MEXICA uses a cognitive model of creativity to formulate a story by piecing together a number of plot fragments, which are constrained by a set of pre and post-conditions. The system makes use of previous stories, taking them as input to evaluate and reflect upon the current story being generated. In MEXICA, characters, and specifically relations between characters, are explicitly modelled. The plot is incrementally built by examining potential new events, each event having preconditions relating to patterns that must exist inside the space. [R. P. y Pérez and M. Sharples, “MEXICA: A computer model of a cognitive account of creative writing,” ´ Journal of Experimental & Theoretical Artificial Intelligence, vol. 13, no. 2, pp. 119–139, 2001.]
Procedural Dungeon Generation: A Survey, 2021. By Viana and Santos. Related: Dungeon Alchemist (building dungeons and maps) looks awesome, offering "AI-Powered Map Generation." Also Dungeon Architect, a node-based tool.
Talks from Roguelike 2021 are up, including a few on procgen narratives in games.
Talks from PLIE 21 (Programming Languages and Interactive Entertainment) are up too. All-star line-up including Jon Ingold (Inkle), Kate Compton, Max Kreminski, Robin Johnson, and more. Papers coming soon. I haven't had time to consume all this!
More Tech Links of Note
Analyzing Timeseries Data for Vis, a workshop and materials from friends at Observable (Zan Armstrong and Ian Johnson and Mike Freeman).
A slidedeck mini-course on dealing with uncurated dirty data, from Gael Varoquaux.
Maybe related to the city/dungeon generation above, and exportable to game engines, see World Machine, node-based, for simulating 3d landscapes (thanks to Anatoliy Bondarenko's thread on modeling Dune with it). Also see Terrain, a fast height-map based voxelizer (browser demo).
Window Cities - adding windows to 3D city visualizations. Gorgeous effect.
Nicolas Barradeau worked on a beautiful browser of photos by African photographer "Mo" Ammin and documented how he did the shader work in Pixi to handle the huge image page.
The guy who did the 3d River Runner app this summer, Sam Learner, wrote about how he did it on the Mapbox blog.
An excellent and broadly applicable essay by Jane Zhang, Failing to Freelance in Data Visualization. Thoughts on culture, work ethics, networks, definition, etc. Highly recommended.
★ Six Stories by Matt Wesolowski, and Changeling by Matt Wesolowski. Mystery/thriller. These are both novels in a podcast "frame" -- 6 interviews with people related to a cold case, along with commentary from the podcaster, and there is a strong supernatural or folkloric element to both. (For folklore situation, they take place in the UK.) I loved the creepy folk stories mingled with psychological digging, even if not all surprises were very surprising.
Matrix by Lauren Groff. Lit fic. Marie de France's fictional story, aka lesbian-visionary-feminist nun building an abbey in the 12th century. A destructive act in this book made me nuts. If you like this kind of thing (it is lovely writing), I also recommend Illuminations, a novel about Hildegard von Bingen.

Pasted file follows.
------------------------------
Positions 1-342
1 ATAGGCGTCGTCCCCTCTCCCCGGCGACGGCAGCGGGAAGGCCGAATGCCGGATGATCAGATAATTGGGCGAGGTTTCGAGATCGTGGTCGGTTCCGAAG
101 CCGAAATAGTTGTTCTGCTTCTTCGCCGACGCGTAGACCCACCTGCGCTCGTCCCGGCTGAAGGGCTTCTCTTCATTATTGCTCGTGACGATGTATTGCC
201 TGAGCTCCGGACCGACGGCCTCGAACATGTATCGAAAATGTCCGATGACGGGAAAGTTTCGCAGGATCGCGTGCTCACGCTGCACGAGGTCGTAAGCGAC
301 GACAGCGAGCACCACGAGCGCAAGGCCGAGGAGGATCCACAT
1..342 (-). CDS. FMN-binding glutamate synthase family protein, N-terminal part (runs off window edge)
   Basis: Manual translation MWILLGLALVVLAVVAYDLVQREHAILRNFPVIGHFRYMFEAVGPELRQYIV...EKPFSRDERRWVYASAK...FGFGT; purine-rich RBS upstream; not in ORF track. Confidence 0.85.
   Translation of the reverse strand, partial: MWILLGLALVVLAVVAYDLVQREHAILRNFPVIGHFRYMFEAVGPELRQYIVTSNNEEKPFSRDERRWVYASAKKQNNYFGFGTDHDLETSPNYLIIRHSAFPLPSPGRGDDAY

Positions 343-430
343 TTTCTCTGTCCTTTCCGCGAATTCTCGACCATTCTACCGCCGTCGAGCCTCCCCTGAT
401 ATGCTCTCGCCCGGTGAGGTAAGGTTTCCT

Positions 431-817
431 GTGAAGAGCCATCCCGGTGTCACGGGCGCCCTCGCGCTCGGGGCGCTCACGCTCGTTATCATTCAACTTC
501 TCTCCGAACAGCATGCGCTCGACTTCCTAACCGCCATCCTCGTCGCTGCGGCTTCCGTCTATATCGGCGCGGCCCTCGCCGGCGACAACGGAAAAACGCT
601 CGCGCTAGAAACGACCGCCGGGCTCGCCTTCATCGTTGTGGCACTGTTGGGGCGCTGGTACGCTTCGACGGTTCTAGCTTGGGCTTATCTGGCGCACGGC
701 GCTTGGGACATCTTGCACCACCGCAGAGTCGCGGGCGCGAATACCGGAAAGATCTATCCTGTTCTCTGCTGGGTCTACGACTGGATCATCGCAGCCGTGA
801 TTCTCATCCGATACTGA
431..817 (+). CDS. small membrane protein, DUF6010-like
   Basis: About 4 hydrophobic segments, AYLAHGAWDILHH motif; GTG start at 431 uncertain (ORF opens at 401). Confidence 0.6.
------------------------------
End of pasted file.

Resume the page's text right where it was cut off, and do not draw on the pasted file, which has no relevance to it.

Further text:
The Last Graduate, by Naomi Novik (Scholomance book 2). Fantasy. A fine sequel, with tighter story and relationships.
The Unspoken Name by AK Larkwood. Fantasy. A good fantasy world romp with an orc-like girl who fled her role as sacrifice to a dark cavern-dwelling god and becomes a thief/errand-girl for a mysterious wizard everyone has relationship issues with. Excellent weird cultures and gods underground.
Far from the Light of Heaven by Tade Thompson. SF. A space locked room murder mystery, with difficult AIs and interesting aliens, plus space station and settlement politics.
★ Dune, obviously. If you liked the scenery in Dune, you might give Foundation on Apple TV a try, which starts a bit slow, but is very, very pretty SF. Also don't miss Julia Yu's Goodnight, Dune book.
Midnight Mass on Netflix was a thoughtful, morose, cerebral horror for people who like long soliloquies about faith and guilt. If you liked this, I re-recommend Castle Rock season 1 on Hulu, which has fewer long speeches, but also has some Dark vibes (but really, drop everything and watch THAT if you haven't yet).
Only Murderers in The Building on Hulu was a cute, cozy, podcasty mystery. Very NY.
I, too, binged Squid Game. I am not here to say you should watch it (gore, predictability, etc) but at least I understand the memes now. I'm a bit baffled by its success, especially given the crazy dubbing voices, and wonder if we all needed something violently cathartic to deal with a lot of internalized societal anger?
The Chestnut Man was a reasonable Danish thriller on Netflix, if gory (and CW for missing and abused kids).
★ Outer Wilds. I've been swallowed by this game, like the black hole in it that has swallowed me a million times. You are an explorer in a system of tiny planets, using old alien technology to find out what happened to your ancient precursors. Kind of. It's a deep and long game. It absolutely deserves all the accolades, while maddening me with the amount of grind and skill required for precision flying, leading to my death from many senseless navigation errors and jetpack misfires. Especially via that damned black hole. Luckily, re-spawning is a key part of the time loop here. The art and story and music details are so fantastic, including the alien writing system which is a joy to look at:
They write in spirals, with comments curling off a branch. Luckily, you carry a translator. I hear the new chapter released this year is also brilliant, and will no doubt be eaten by that too.
Trying to get myself away from Outer Wilds is a job, but I'm still enjoying the puzzles in the VR version of historic Talos Principle (despite "God" coming on the speaker sometimes with a patronizing "don't worry, my child, if you can't figure it out, you can come back later"). I'm not usually a "mainly puzzles" game person but I like the setting (ruined temples) and there is some story here about AI and personhood, too.
Brink Traveler is a nice, inexpensive app with photogrammetry scans and information on American national parks (and one site in Iceland). More content coming (I hope). I really like the high-quality visuals and the UI is good and informative.
Cooking Simulator VR might be entertaining, although I have barely cooked anything, only a block of trout with some lemon wedges. I was hoping I could move some of my cooking hobby to virtual and lose weight. But the hand/control registration required for good cooking moves is a challenge. I feel like I might cut myself.
The new Eye of the Temple is very promising: You solve physical puzzles in a quasi-Indiana Jones setting, by standing/walking and flicking a whip. It requires real space to move in. Not for the motion sick-prone, as the stones you step on shoot up into the sky with you on them :)
You have to understand that there are many rooms. Each of them operates by other laws. Here, once you name a thing, you can’t take it back. It has its own life now, one that moves along without concern for you. At first, you go around talking to the trees & for just a moment they turn to face you.
--Cameron Awkward-Rich, from Black Feeling (thanks to Matt Ogle)
It's been a month, huh. I hope you are all doing ok, considering. Who couldn't use some time off?
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Best, Lynn / @arnicas